Why enterprise security priorities don’t address the most serious threats

In 2015, enterprises will spend more than $71.1 billion on information security – more than they have ever spent before, according to Gartner Group figures. Yet, the incidence of major data breaches shows no signs of abating. As enterprises continue to struggle with online attacks and data leaks, many are asking one common question: What are we doing wrong?

According to a survey of nearly 500 top-level security experts who have attended Black Hat USA, most enterprises are not spending their time, budget, and staffing resources on the problems that most security professionals consider to be the greatest threats.

The survey revealed a significant gap between the top concerns that keep security professionals awake at night, compared to the tasks that keep them occupied during the day.

Sophisticated targeted attacks: 57% of respondents indicated attacks targeted directly at their organization as their greatest concern. However, only 26% indicated that mitigating these attacks were among the top three security spending priorities in their organization. Further, only 20% said targeted attacks were among the top three tasks they spend the most time on day-to-day.

Social engineering: At 46%, the second greatest concern was phishing, social network exploits or other forms of social engineering. Yet, only 22% indicated their organization spends a large portion of their security budget here. And only 31% indicated that they spend a large amount of their time on social engineering.

More than a third of Black Hat attendees said that their most time-consuming tasks are in addressing vulnerabilities introduced by internally developed software (35%) and vulnerabilities introduced by off-the-shelf software (33%). The data suggest that application flaws across the enterprise consume a great deal of time for the IT staff, yet are seldom considered the greatest threats.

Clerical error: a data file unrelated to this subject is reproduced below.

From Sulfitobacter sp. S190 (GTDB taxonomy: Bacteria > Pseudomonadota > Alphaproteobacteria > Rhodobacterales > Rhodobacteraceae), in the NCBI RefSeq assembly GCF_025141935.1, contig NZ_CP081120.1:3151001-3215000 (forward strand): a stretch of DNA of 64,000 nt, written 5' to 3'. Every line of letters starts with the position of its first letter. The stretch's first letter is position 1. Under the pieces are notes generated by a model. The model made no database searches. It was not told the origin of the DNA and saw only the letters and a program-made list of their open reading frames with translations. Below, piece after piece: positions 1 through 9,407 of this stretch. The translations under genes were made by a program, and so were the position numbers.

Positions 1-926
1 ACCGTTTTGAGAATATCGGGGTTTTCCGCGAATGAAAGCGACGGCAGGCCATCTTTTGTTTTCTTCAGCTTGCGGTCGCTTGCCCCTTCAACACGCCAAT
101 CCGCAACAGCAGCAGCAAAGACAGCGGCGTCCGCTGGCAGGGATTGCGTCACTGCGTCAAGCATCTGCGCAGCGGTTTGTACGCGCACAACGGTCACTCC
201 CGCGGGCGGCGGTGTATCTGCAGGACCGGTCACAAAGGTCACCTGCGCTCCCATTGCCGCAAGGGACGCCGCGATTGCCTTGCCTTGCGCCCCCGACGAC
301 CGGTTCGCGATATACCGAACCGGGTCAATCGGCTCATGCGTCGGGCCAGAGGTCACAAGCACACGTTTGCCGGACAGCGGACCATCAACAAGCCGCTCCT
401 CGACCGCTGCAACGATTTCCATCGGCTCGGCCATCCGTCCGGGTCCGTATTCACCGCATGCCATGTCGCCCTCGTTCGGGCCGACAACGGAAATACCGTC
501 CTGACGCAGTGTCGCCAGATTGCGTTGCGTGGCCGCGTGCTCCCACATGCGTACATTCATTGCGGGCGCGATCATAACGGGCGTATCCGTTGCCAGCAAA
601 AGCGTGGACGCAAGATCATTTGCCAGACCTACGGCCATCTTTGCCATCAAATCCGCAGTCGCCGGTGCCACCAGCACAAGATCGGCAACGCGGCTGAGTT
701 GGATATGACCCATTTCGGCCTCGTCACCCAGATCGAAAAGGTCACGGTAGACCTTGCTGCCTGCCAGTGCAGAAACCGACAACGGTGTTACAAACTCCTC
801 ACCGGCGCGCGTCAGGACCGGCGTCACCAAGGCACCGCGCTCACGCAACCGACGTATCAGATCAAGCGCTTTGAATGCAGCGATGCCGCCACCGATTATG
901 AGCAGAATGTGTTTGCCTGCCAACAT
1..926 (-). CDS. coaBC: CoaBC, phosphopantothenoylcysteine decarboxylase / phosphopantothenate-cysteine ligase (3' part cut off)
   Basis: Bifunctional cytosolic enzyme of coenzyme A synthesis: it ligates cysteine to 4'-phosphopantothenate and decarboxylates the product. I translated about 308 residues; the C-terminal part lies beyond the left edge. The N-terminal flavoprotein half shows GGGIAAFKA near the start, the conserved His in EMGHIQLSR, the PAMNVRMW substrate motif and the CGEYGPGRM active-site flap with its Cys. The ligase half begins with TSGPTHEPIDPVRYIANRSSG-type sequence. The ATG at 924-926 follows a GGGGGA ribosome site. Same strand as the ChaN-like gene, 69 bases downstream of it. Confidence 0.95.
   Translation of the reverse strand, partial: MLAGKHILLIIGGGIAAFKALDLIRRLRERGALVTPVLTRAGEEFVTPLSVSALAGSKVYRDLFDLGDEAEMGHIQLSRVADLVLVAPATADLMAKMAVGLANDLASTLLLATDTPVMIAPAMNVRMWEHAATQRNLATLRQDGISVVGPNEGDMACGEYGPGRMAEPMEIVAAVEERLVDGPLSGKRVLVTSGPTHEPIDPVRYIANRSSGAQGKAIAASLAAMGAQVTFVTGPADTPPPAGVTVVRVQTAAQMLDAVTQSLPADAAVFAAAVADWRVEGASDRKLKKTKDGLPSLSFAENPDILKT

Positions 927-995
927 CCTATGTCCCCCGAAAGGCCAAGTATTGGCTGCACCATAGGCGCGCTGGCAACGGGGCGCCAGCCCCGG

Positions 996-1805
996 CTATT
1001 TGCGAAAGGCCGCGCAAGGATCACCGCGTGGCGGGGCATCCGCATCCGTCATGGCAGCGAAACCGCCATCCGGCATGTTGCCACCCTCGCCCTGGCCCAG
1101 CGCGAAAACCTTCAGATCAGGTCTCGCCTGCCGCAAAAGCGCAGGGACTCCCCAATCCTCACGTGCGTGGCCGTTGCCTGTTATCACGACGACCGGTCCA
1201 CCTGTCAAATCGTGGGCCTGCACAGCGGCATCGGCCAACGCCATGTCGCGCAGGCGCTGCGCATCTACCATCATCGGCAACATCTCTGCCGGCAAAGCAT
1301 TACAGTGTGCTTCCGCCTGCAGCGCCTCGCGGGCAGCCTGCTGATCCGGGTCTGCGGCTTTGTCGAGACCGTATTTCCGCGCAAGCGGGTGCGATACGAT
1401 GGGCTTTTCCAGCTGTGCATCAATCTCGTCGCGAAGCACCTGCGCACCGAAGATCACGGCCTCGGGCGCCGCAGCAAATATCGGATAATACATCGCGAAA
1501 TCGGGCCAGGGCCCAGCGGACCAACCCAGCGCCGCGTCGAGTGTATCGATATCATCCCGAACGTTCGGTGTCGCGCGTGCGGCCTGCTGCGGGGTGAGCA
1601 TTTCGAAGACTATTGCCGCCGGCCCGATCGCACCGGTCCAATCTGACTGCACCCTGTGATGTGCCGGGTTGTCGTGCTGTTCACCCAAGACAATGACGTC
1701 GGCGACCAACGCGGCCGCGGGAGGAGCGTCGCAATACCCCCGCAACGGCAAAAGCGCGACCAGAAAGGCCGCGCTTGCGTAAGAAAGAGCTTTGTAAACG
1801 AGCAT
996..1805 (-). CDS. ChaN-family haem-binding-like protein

Nearly three quarters (73%) of respondents think it is likely that their organizations will have to deal with a major data breach in the year ahead. A key reason for security professionals’ con- cerns about future attacks is the shortage of resources that they feel in their own organizations:

Staffing shortage: Only 27% of respondents said they feel their organization has enough staff to defend itself against current threats.

Measly budgets: Only one-third (34%) said their organization has enough budget to defend itself against current threats.

In Need of training: While 36% said they have the skills they need to do their jobs, some 55% said they could use some training.

The combination of these responses should serve as a warning to the industry that security defense strategies and resources need serious rethinking, and that the protectors of the enterprise are not confident in their ability to keep adversaries out of systems and data.

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